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M. Verbunt
,
A. Walser
,
J. Gurtz
,
A. Montani
, and
C. Schär

Abstract

A high-resolution atmospheric ensemble forecasting system is coupled to a hydrologic model to investigate probabilistic runoff forecasts for the alpine tributaries of the Rhine River basin (34 550 km2). Five-day ensemble forecasts consisting of 51 members, generated with the global ensemble prediction system (EPS) of the European Centre for Medium-Range Weather Forecasts (ECMWF), are downscaled with the limited-area model Lokal Modell (LM). The resulting limited-area ensemble prediction system (LEPS) uses a horizontal grid spacing of 10 km and provides one-hourly output for driving the distributed hydrologic model Precipitation–Runoff–Evapotranspiration–Hydrotope (PREVAH) hydrologic response unit (HRU) with a resolution of 500 × 500 m2 and a time step of 1 h. The hydrologic model component is calibrated for the river catchments considered, which are characterized by highly complex topography, for the period 1997–98 using surface observations, and validated for 1999–2002.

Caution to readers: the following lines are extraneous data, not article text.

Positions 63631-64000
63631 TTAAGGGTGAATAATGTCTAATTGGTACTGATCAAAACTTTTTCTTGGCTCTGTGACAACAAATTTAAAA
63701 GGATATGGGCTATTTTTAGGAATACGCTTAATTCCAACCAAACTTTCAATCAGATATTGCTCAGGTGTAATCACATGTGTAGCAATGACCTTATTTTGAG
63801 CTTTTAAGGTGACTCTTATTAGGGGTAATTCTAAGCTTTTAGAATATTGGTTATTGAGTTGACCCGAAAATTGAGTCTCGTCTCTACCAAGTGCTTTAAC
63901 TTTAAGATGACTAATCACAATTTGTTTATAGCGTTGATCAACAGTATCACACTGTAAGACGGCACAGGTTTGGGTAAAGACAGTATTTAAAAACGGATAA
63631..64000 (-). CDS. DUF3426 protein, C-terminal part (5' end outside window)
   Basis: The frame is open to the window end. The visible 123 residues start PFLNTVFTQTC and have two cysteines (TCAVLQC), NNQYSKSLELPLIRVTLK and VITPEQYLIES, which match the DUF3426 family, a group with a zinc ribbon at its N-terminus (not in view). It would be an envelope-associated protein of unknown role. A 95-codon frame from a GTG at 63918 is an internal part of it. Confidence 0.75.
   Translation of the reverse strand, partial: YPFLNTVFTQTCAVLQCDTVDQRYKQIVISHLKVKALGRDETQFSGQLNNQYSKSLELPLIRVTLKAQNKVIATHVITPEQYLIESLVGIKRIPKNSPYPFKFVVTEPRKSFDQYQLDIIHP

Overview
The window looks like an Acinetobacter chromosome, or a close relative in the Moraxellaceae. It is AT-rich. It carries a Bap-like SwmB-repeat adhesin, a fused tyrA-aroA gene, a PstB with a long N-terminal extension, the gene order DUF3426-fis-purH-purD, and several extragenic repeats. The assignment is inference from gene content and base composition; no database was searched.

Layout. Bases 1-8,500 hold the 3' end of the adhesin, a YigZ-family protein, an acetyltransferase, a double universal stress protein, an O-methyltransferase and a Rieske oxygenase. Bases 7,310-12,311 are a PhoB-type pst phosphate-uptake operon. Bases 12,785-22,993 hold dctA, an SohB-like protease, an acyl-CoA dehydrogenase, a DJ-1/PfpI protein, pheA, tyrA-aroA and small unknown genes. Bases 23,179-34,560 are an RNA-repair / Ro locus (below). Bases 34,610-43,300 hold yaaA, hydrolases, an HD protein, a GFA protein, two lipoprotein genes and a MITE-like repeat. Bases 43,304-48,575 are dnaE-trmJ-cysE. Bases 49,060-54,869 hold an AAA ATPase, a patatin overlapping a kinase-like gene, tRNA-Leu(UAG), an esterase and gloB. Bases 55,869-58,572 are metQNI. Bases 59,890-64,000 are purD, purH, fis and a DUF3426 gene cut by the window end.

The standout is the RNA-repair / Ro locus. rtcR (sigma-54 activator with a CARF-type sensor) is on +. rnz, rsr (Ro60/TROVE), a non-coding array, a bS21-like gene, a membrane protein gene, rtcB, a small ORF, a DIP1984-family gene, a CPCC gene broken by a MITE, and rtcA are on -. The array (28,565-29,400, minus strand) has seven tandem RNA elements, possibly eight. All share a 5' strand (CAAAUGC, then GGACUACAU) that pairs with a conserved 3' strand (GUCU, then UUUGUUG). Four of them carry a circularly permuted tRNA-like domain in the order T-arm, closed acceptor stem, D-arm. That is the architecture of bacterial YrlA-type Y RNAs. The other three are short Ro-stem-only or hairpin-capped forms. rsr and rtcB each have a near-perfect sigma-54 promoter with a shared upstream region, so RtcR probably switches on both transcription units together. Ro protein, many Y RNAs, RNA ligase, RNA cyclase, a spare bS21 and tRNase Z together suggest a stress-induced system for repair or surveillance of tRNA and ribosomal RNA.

This study explores the feasibility of atmospheric ensemble predictions for runoff forecasting, in comparison with deterministic atmospheric forcing. Detailed analysis is presented for two case studies: the spring 1999 flood event affecting central Europe due to a combination of snowmelt and heavy precipitation, and the November 2002 flood in the Alpine Rhine catchment. For both cases, the deterministic simulations yield forecast failures, while the coupled atmospheric–hydrologic EPS provides appropriate probabilistic forecast guidance with early indications for extreme floods. It is further shown that probabilistic runoff forecasts using a subsample of EPS members, selected by a cluster analysis, properly represent the forecasts using all 51 EPS members, while forecasts from randomly chosen subsamples reveal a reduced spread compared to the representative members. Additional analyses show that the representation of horizontal advection of precipitation in the atmospheric model may be crucial for flood forecasts in alpine catchments.

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